Wonder Woman #1
Written by Greg Rucka
Art by Liam Sharp and Laura Martin
Lettering by Jodi Wynne
Published by DC Comics
Review by Pierce Lydon
'Rama Rating: 7 out of 10
Greg Rucka is wasting no time putting his mark on this volume of Wonder Woman. In our earlier review of the Wonder Woman: Rebirth one-shot, we praised Rucka for attempting to clean the slate for the Amazing Amazon, but derided the pacing of the issue and singular focus on Diana Prince. The writer course-corrects in a big way here (as we assumed he would) because he let the 'special' be more passive as a means to an end. Artist Liam Sharp similarly gets a chance to really flex some muscles, and without someone else inking him the art has a lot more life. Wonder Woman #1 is free of most of the "New 52" ties that bind, and that’s a step in the right direction.
Greg Rucka is more than familiar with the Wonder Woman’s lore. The challenge is getting the maligned "New 52" version of the character’s history in line with there he wants the character to be and hopefully, with readers' expectations. The stakes in this issue are fairly low as Diana is still trying to piece together her story, but that’s okay. Rucka is easing new readers into the world and reminding longtime fans that he knows what he’s doing. The biggest changes that we see in this issue actually come from Diana’s supporting cast. Etta Candy has taken on a role that resembles Amanda Waller’s old post. Rather than Steve Trevor’s secretary, it seems that Etta’s now his commanding officer, and the relationship works. Both characters are able to acknowledge their past history with Wonder Woman and it comes across naturally. Meanwhile, Diana hasn’t reached out to them for help with the situation she’s currently in and readers are left to wonder whether or on that’s a result of her noticing that her story has been changed.
And speaking of Diana Prince, she has her own plan, and Rucka is able to include one of the Amazon Princess’ oldest foes right at the start: Cheetah. Here’s where Rucka is able to include a couple of action beats and establish that Diana doesn’t want to use violence unless absolutely necessary. She has great respect for her foe, and Diana’s pacifism is meant to illustrate that especially as it’s clear that she can handle herself when the moment calls for it. Still, mood-building notwithstanding, page after page of Diana walking through a jungle and speaking to no one in particular doesn’t make for the most exciting bunch of pages.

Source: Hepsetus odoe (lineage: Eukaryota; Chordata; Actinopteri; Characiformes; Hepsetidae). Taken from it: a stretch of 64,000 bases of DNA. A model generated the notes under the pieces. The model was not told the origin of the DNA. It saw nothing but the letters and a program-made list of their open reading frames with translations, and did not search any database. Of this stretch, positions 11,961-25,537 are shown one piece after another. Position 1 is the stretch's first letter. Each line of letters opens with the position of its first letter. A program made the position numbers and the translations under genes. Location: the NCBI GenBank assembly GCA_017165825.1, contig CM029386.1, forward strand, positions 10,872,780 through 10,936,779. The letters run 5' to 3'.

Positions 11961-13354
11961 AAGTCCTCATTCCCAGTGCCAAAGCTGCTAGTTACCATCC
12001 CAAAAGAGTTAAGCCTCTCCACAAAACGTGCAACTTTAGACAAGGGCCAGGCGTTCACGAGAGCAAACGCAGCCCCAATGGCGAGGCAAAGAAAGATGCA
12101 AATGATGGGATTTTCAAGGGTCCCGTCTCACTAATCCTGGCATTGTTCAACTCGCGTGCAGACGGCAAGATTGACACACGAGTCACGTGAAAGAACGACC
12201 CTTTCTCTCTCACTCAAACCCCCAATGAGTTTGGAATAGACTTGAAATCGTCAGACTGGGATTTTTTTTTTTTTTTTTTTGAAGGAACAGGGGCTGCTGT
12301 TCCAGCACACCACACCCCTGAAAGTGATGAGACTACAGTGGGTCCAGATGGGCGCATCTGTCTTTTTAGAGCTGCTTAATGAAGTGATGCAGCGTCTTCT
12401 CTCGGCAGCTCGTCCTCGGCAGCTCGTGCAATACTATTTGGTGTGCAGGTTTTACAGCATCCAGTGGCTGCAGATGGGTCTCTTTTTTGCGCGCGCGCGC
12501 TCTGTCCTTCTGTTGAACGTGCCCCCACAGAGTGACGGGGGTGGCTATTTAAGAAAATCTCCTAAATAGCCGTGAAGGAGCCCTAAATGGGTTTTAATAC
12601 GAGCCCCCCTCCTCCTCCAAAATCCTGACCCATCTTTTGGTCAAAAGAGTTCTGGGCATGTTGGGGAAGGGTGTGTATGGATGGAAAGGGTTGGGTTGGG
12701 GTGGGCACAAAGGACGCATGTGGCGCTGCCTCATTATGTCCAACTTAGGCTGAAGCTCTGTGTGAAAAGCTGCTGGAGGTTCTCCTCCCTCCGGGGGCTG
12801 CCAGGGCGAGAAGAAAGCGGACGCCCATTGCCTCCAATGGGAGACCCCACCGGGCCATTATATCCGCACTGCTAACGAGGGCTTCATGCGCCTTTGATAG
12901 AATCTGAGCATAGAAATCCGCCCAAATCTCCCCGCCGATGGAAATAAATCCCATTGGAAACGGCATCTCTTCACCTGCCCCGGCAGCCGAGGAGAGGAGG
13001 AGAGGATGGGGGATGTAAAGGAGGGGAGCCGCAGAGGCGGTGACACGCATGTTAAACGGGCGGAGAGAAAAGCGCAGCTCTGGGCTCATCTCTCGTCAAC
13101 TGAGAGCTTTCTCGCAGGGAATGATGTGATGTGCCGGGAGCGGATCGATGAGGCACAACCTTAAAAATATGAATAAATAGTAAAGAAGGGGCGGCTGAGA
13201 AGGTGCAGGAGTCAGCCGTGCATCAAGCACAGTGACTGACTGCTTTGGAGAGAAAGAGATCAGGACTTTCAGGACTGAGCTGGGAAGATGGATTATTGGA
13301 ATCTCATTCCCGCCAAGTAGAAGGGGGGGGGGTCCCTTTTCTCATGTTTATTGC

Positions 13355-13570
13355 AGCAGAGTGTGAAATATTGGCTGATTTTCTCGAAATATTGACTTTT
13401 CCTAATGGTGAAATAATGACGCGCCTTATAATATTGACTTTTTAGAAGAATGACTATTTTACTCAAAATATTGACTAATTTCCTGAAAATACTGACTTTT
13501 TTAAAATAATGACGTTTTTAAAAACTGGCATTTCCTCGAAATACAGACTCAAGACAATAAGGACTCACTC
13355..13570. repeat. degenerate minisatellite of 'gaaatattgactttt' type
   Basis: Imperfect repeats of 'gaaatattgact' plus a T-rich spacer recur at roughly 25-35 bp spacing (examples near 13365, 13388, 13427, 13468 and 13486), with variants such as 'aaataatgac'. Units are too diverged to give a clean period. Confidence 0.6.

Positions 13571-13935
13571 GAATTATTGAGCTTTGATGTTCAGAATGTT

Liam Sharp’s work is greatly improved from Wonder Woman: Rebirth. There are still a few moments where his characters look more like they are striking a pose rather than people in motion but his character designs are very strong. In fact, the scenes with Etta and Steve Trevor really shine and are well laid out. The characters are very well-rendered and despite mostly being an opportunity for Rucka to dump a little exposition, they are fairly dynamic. Sharp does run into a problem with his main character, however. As mentioned earlier, Diana doesn’t have much to actually do in this issue. She mostly gets from point A to point B with a little bit of fighting thrown into the mix at the end. But in a locale that looks the same no matter how long she’s walking, it almost seems like Sharp runs out of ways to draw “Wonder Woman standing in a jungle.” As a result, he ends up using a lot of different angles and shots, but isn’t able to draw Diana all that consistently. Sharp’s best pages come at the end of the book, when Wonder Woman has finally found Cheetah — Barbara Minerva’s first appearance is a flash of fangs and claws that puts her deadliness on display, and the final splash page face-off is perfect. We’ve yet to see the full Cheetah design but judging just from the headshot, it looks to be an inspired take.
“Potential” was thrown around quite a bit when the creative team was announced and again when after Wonder Woman: Rebirth was released. Rucka and Sharp really seems to be starting to turn a corner with the character here and are giving us clues as to what we can expect from their story. Now we know that more of Diana’s expanded cast will be involved, and we’ve already gotten one of Wonder Woman’s most iconic foes. Rucka’s characterization is really what’s driving the book at this point and hopefully, that’s enough for readers. As Diana herself would likely tell you, patience is a virtue. Wonder Woman might be slow, but it’s deliberately so. Diana’s recent history has been mired in a lot of bad storytelling, the slow burn is one way for this creative team to avoid that as long as they’re able to pay it off.